Nick and I once met somebody at a party. He seemed perfectly well mannered, well brought up and civil and was clearly well educated. But once he had established that we were from South Africa and had clearly not attended any school or university that had ever registered on his radar, he proceeded to talk to the rest of our group and ignore us completely, as if we didn’t exist! I just thought "rude bastard!" and later mentioned it to somebody else who was there. They responded "oh, pay no attention to him, he went to Eton" – as if that explained everything.
For those of you who perhaps don’t know, Eton College is the creme de la creme of English public schools, beloved of the Royal Family (Princes William and Harry both went there). And when you look at the Glossary link on the school’s main page and discover that their academic calendar is referred to as Abracadabra, their cricketers as dry bobs, their rowers as wet bobs and that they have fields called Mesopotamia and Sixpenny – it’s a wonder they can reintegrate into regular society with the rest of us Great Unwashed at all, much less deign to make conversation
Maybe it’s this underlying current of British eccentricity that also dictates the naming of their foods. The general rule is "the weirder, the better", or so it would seem. How else would you explain things like cullen skink, rock cakes, faggots and spotted dick? So it should have surprised me not one bit to learn that Eton mess referred neither to the school dining room, nor to the litter left behind after a big school sporting match, but rather to a delicious (if aesthetically questionable) dessert. The name apparently springs from the fact that it is traditionally served at the School’s prizegiving day on 4 June each year, and of course the "mess" part is quite easy to decipher. Pavlova has strawberries, meringue and cream in perfect structure. Eton mess looks… well, a mess!
At its simplest, it’s whipped cream, strawberries (at one stage also bananas, but strawberries seem to have won the day) and meringue stirred together and served in a messy swirl, but there is considerable leeway for creativity. Alcohol can be used to macerate the strawberries; low-fat alternatives like Greek yoghurt can be used instead of creat; raspberries can be substituted for strawberries; and a strawberry coulis can be made to swirl through the mixture. I happened to have homemade mini-meringues in on hand, but the best part is that ready-made meringues are perfectly OK: they just get crumbled anyway, and nobody notices their inferior consistency Plus it’s a great gluten-free dessert. And the fact that you’re challenged in the gorgeous-food-plating-department (like me) matters not one bit!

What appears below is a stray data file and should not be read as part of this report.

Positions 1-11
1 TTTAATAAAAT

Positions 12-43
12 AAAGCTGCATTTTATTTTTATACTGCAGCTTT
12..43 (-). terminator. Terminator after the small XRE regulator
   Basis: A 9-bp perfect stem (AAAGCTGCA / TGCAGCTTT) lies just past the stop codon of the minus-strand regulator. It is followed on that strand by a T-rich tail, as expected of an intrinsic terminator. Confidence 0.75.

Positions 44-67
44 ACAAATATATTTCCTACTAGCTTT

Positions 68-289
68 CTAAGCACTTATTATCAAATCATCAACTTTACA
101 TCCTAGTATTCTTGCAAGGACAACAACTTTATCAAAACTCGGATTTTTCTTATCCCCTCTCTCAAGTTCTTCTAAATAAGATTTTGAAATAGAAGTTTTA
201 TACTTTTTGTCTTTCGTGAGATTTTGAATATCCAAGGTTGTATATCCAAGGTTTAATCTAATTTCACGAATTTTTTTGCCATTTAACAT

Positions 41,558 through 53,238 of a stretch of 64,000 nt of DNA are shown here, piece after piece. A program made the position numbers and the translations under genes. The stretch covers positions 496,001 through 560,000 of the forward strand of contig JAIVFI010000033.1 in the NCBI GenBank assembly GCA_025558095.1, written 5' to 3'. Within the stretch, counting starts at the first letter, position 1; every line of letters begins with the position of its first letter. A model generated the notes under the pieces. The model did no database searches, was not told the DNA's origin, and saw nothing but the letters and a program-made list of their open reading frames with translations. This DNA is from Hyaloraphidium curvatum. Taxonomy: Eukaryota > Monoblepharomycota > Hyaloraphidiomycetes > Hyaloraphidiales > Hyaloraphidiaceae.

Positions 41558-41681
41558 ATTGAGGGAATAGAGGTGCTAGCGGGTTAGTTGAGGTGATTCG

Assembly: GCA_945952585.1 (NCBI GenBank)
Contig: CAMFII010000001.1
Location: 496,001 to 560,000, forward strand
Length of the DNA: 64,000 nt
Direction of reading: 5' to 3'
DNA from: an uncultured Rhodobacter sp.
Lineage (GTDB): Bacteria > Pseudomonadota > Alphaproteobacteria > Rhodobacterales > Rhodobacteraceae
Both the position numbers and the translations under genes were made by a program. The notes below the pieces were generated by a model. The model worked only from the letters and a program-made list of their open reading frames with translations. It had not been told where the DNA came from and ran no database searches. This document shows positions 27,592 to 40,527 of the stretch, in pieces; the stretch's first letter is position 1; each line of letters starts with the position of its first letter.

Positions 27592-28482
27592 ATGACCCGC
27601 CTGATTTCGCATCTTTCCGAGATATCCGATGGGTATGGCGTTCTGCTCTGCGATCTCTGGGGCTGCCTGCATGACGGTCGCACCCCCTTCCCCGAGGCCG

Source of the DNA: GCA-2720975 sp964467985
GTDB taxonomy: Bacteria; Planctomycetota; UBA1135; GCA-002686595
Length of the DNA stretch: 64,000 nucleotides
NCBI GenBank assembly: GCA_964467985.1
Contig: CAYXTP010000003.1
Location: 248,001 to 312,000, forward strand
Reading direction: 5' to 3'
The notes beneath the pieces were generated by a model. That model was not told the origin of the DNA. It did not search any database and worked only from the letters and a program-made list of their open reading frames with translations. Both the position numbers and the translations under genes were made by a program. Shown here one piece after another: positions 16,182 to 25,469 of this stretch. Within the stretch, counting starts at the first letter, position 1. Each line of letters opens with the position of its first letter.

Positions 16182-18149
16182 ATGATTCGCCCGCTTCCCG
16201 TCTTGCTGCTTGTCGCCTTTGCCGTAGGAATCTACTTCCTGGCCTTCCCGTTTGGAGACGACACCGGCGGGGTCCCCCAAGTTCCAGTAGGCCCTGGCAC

As mentioned in my slow-roasted tomato post, we popped into the Queen’s Market a week or two ago to get tomatoes. I also could not resist a punnet of tiny but sweet strawberries, which is how I ended up making Eton mess twice in the last fortnight. For the first attempt, I extracted all the berries from the bottom of the punnet that had been slightly squashed, sliced them thinly and then heated them with a little water and sugar until they were soft enough to mash and the liquid had reduced to a syrupy consistency. Once the dessert was assembled, I poured this coulis over it and stirred once or twice to swirl it through. I preferred both the taste and the look that this gave, but sadly the pictures were just a mess, so the pictures on this page are of the coulis-less version. I do, however, highly recommend this bit of extra effort.
200 ml whipping cream (or Greek yoghurt)
caster sugar to taste
about a cup of crumbled meringue
Wash and hull the strawberries. Slice each in half (or into thick slices if very large).
Whip the cream with a little castor sugar if desired, until it just holds soft peaks. Don’t whip it till it’s rock hard! Crumble the meringue.
Fold the meringue and strawberries into the cream, stir in some strawberry coulis (if using) and serve immediately – otherwise the meringue goes soggy.